KEY BISCAYNE, Fla. -- Best known as Roger Federer's new nemesis, Guillermo Canas may soon have another honorific: Sony Ericsson Open champion.
The Argentine advanced to the final with another hustling, blue-collar performance Friday night, beating Ivan Ljubicic 7-5, 6-2.
The first qualifier ever to reach the men's final at Key Biscayne, Canas won the same way he did twice this month against Federer -- with dogged defense and steady shotmaking that repeatedly forced his opponent to hit another shot.
"I feel amazing," Canas said. "For me it was great to beat Roger twice in these two weeks, and now I'm in the final. This is a dream for me."
On Sunday, the 29-year-old Canas will play 19-year-old Novak Djokovic, who swept the final 11 games to beat Andy Murray 6-1, 6-0.
"I expected a difficult match, for sure," Djokovic said. "I'm very happy to win easy like this."
Once ranked eighth in the world, Canas began the year 143rd after returning in September from a 15-month doping suspension. He beat the top-ranked Federer in the fourth round, and he'll move back into the top 35 next week.
As a sequel to their semifinal, Canas and Ljubicic debated a push by the ATP players' council to withhold wild cards from players returning from suspensions.
"The guys were cheating on us, and I don't think we should help them to come back, simple as that," said Ljubicic, who is head of the players' council.
"I disagree with Ivan," Canas said. "If you're on suspension, you don't need to pay anymore. It's stupid."
Canas didn't receive a wild card at Key Biscayne and instead made the draw through qualifying. He and Ljubicic said their difference of opinion had no effect on the match.
The big difference was that Canas played the big points better. While Ljubicic went 0-for-7 on break-point chances, Canas converted 3-of-3.
That included the pivotal point of the match, when Canas came up with perhaps the shot of the tournament. He retreated for a lob, back to the net, spun as he hit a no-look forehand and pulled it down the line, past Ljubicic for a winner.
"I had a little luck with that shot," Canas said. "If I need to do it again, it's going to be tough."
The shot produced the first break of the match and put Canas ahead to stay, 6-5. He served out the set and then broke twice more in the second set.
The crowd, a reflection of South Florida's large Latin popular, was firmly in Canas' corner. Ljubicic acknowledged the atmosphere affected his concentration.
"It's not pleasant, playing in the United States, and you have like half of the crowd Argentinian cheering like in Davis Cup," the Croat said.
When Ljubicic sailed a forehand long on match point, fans roared once more. Canas celebrated with a hop, skip and grin.
"I'm very proud of the tennis I played tonight," he said. "My mentality is very strong. I have a lot of confidence to win a lot of matches this year."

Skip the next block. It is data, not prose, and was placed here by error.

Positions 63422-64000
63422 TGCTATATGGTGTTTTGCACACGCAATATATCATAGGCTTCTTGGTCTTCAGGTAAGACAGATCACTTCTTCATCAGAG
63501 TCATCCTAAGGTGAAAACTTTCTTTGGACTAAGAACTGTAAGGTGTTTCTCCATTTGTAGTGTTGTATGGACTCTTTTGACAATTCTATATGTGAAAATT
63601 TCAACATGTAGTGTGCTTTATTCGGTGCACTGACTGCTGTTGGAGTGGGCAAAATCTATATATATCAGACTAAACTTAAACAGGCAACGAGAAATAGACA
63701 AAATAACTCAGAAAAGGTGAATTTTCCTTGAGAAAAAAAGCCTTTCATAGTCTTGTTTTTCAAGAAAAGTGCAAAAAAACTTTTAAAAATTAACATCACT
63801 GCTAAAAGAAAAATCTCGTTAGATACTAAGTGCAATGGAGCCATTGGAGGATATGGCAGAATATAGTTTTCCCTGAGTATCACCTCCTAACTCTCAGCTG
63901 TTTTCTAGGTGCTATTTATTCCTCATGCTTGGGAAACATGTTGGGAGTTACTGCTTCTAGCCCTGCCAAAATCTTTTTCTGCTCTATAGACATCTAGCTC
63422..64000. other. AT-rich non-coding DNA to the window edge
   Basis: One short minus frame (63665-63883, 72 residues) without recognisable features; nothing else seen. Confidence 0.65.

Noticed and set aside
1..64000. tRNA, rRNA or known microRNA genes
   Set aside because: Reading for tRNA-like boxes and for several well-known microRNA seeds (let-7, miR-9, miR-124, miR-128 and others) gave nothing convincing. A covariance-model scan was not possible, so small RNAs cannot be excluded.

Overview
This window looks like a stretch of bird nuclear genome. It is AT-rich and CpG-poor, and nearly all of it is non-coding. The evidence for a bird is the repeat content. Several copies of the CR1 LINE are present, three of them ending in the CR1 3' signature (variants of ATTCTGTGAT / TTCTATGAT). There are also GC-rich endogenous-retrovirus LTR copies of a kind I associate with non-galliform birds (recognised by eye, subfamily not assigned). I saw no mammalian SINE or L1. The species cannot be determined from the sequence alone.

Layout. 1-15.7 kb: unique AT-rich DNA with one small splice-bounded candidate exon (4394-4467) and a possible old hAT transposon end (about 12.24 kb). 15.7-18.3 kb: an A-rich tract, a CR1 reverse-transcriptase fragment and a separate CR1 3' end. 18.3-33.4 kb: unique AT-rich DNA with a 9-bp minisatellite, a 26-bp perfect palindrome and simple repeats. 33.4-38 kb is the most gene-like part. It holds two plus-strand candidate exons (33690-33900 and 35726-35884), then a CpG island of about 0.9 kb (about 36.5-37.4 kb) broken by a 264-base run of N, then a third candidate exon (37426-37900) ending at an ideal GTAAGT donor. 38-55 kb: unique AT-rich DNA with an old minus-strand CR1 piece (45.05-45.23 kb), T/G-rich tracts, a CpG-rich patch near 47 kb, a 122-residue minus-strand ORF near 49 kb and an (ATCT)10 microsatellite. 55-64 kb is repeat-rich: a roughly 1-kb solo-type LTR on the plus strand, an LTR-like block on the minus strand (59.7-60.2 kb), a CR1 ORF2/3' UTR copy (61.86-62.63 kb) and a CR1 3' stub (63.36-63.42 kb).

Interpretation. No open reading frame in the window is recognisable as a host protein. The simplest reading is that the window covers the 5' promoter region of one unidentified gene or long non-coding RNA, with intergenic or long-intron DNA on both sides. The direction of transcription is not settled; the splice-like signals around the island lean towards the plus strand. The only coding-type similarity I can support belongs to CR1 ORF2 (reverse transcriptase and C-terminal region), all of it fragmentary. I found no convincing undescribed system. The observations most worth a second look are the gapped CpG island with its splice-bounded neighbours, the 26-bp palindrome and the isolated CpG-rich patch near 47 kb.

Playing on a windy night, Canas committed only 12 unforced errors in 121 points, while Ljubicic had 27.
"He's just pushing the ball in the middle of the court, and you have to do everything," Ljubicic said. "When it's windy like this, it's not easy to go for the big shots. I think these conditions here suit his game perfectly."
Djokovic's game is thriving on the island, too. The 10th-seeded Serb wields a big serve and forehand but also has a deft touch, as Murray discovered.
Djokovic won at least 10 points with drop shots -- sliced floaters that landed softly just over the net. Murray frantically chased them, once nearly impaling himself on the net post.
"I can say I'm an all-around player," Djokovic said. "It's always good to have a game like mine, so I can change the pace and change the rhythm whenever I want."
The tactic repeatedly drew Murray out of position to scoop the ball back, and Djokovic would then hit into the open court for a winner.
"I've had guys that hit drop shots against me before," Murray said. "But normally when I get to them, I do something creative. Every time today, I hit the ball straight back to him. Every time I got there, he read where it was going, and he won the point."
That was far from Murray's only problem. He lost his final five service games, missing on 59 percent of his first serve, and hit only one winner in the first set.
There were whistles from the crowd when he double-faulted to fall behind 5-0 in the second set and jeers mixed with applause when he headed for the dressing room after barely an hour.
Was he embarrassed by the drubbing?
"It has happened to better players than me," Murray said. "I guess it's going to happen sometime in your career, and I'd rather it happened earlier, so that you can learn from it. You never want it to happen again. But it's a good humbling experience, and I'll just have to try to improve on my game and get better to make sure it never happens again."